Motivated by agency theory, we investigate the effect of board independence on dividend policy. We exploit as a quasi-natural experiment the passage of the Sarbanes-Oxley Act and the associated exchange listing requirement, mandating firms to have a majority of independent directors. Our difference-in-difference estimates show that firms forced to raise board independence are significantly more likely to pay dividends than firms not required to change board independence. Our results are consistent with the notion that stronger board independence forces managers to disgorge more cash to shareholders, thereby reducing what is left for possible expropriation by opportunistic managers. Based on an exogenous regulatory shock, our results are more likely to show a casual effect, rather than merely an association.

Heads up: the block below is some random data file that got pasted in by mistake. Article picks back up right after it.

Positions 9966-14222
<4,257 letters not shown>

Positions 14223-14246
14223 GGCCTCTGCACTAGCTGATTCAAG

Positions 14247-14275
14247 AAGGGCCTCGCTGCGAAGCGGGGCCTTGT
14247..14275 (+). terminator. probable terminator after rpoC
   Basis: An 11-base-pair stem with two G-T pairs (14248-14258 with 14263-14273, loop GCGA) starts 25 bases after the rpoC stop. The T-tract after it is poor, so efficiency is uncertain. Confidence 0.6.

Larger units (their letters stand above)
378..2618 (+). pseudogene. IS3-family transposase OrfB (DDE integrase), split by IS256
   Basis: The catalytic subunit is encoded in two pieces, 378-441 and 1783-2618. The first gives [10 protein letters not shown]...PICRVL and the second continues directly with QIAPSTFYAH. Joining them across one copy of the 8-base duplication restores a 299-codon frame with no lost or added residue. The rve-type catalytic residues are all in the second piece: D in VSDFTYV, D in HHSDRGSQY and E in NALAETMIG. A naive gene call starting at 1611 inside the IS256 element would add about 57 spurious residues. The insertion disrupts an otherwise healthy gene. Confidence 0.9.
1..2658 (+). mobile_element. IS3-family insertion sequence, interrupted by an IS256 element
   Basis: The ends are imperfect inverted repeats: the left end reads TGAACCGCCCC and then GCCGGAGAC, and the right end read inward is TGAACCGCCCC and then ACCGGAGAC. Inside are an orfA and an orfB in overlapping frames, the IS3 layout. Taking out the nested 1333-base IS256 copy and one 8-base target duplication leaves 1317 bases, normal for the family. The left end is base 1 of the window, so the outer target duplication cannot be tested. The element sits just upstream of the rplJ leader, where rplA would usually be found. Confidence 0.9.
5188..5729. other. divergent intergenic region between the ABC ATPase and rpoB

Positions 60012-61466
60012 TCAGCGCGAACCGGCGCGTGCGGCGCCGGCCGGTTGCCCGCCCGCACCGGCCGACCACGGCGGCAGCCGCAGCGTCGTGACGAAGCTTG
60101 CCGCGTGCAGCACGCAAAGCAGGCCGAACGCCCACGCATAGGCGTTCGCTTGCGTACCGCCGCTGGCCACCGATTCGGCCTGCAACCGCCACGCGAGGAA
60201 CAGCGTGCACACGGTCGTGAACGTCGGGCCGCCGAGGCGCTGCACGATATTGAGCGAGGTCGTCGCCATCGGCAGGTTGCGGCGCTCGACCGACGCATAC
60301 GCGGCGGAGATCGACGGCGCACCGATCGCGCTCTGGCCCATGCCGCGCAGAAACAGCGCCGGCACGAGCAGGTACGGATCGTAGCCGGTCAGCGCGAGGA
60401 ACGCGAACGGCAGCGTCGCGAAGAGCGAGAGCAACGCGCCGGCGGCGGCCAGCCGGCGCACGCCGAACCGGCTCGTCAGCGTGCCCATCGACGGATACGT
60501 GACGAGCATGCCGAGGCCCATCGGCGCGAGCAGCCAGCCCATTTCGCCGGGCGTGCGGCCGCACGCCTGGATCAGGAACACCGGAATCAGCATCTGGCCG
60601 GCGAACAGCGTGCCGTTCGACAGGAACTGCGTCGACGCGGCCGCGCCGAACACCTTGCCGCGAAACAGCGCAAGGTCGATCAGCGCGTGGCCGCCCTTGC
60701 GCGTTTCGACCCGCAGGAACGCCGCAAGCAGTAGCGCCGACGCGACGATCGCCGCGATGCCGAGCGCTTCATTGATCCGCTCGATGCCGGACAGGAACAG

All Science Journal Classification (ASJC) codes
- Economics and Econometrics